Zelaya denounced the ‘very strong repression’ that he says is taking place in Honduras since he was ousted by the military and expelled to Costa Rica on June 28. Zelaya was replaced by Roberto Micheletti, the next in-line in presidential sucession, who has refused to allow the ousted leader back into the country.
He stressed that Washington’s ‘prestige’ is at stake in the Honduran conflict.
‘The United States got involved in the solution to the coup when it proposed a mediation (by Costa Rican President Oscar Arias) that produced an agreement that the coup perpetrators now do not accept,’ Zelaya said.
The United States – like most of the international community led by the Organization of American States – has refused to recognize Michelletti’s government and has temporarily suspended aid to Honduras pending a review of the country’s political impasse.
Clinton has yet to reach a decision on whether more than 100 million dollars in assistance to the Central American nation should be cut off, so far Washington has only cut off direct assistance to the military and government. The US embassy in Tegucigalpa has stopped processing visas and revoked visas for Honduran officials.”
Tegucigalpa, 1 sep (EFE).- Las Fuerzas Armadas de Honduras aseguraron hoy que “no permitirán” que los seguidores del depuesto presidente Manuel Zelaya boicoteen las elecciones generales del 29 de noviembre. Seguir leyendo el arículo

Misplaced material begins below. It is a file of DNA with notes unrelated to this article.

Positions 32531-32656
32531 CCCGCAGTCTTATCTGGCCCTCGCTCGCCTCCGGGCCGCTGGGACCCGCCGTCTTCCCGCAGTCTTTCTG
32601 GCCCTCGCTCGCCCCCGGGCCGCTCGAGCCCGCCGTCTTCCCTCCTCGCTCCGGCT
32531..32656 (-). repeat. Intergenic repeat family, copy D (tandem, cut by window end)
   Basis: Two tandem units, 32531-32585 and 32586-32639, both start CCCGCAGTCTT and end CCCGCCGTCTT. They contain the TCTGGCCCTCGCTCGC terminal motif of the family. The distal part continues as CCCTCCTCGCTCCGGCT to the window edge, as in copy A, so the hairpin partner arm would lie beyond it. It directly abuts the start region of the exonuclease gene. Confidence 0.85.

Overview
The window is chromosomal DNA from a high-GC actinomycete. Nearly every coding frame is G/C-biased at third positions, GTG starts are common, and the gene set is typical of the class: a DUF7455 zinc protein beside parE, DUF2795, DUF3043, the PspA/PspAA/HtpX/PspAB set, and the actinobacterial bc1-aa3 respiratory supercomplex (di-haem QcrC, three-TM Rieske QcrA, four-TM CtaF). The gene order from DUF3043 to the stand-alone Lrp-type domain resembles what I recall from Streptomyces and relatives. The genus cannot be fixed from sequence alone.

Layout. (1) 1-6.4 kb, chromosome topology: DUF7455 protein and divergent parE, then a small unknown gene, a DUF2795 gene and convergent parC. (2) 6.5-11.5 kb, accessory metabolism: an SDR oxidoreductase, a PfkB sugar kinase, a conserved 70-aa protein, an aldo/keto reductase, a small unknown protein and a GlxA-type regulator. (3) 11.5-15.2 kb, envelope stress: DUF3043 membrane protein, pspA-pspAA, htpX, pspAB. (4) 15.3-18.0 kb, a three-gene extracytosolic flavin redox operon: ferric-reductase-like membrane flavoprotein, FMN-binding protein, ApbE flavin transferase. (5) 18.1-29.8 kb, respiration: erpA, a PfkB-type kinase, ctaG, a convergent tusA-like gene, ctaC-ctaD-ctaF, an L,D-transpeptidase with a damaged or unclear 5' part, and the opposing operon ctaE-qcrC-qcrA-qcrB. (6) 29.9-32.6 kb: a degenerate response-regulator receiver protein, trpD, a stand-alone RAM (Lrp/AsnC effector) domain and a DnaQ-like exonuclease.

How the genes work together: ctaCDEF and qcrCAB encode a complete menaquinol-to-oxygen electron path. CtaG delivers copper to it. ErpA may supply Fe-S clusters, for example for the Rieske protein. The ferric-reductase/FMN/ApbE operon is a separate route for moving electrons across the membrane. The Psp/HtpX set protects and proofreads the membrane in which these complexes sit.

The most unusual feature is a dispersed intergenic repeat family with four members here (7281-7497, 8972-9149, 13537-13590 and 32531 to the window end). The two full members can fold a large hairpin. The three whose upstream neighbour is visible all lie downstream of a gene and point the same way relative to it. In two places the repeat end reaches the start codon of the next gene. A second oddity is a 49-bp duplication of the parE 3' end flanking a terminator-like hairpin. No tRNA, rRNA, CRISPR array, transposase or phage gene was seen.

El portavoz de la institución militar, Ramiro Archaga, dijo al presentar ante el Tribunal Supremo Electoral (TSE) el plan de seguridad y logística para garantizar esos comicios que impedirán que el proceso sea saboteado, como ha anunciado el movimiento que exige el regreso del mandatario derrocado.
El ministro de Defensa, Adolfo Sevilla; el jefe del Estado Mayor Conjunto, el general Romeo Vázquez, y otros miembros del alto mando castrense expusieron el plan a los magistrados del TSE, presidido por Saúl Escobar, en la sede de la institución militar.
Archaga explicó que el programa incluye aspectos como los recursos humanos, técnicos y materiales a utilizarse y las rutas para la distribución del material electoral.
También abarca la seguridad de las instalaciones del Tribunal Supremo Electoral, de las bodegas de materiales electorales y de las imprentas donde se elaborarán las papeletas, entre otros lugares, añadió.
Los militares ya están cumpliendo algunas funciones de seguridad relacionadas con el proceso electoral, refirió.
El portavoz militar recordó que la Constitución hondureña establece que a partir del 29 de octubre, un mes antes de los comicios, las Fuerzas Armadas pasarán a disposición total del TSE para garantizar los comicios.
Esta medida constitucional es reiterada, entre otros puntos, en el Acuerdo de San José propuesto por el presidente de Costa Rica, Oscar Arias, en su función de mediador en la crisis hondureña causada por el derrocamiento de Zelaya el pasado 28 de junio.
Los hondureños votarán en noviembre para elegir presidente, tres designados presidenciales (vicepresidentes), diputados y alcaldes para el período 2010-2014.
El nuevo mandatario asumirá el 27 de enero próximo.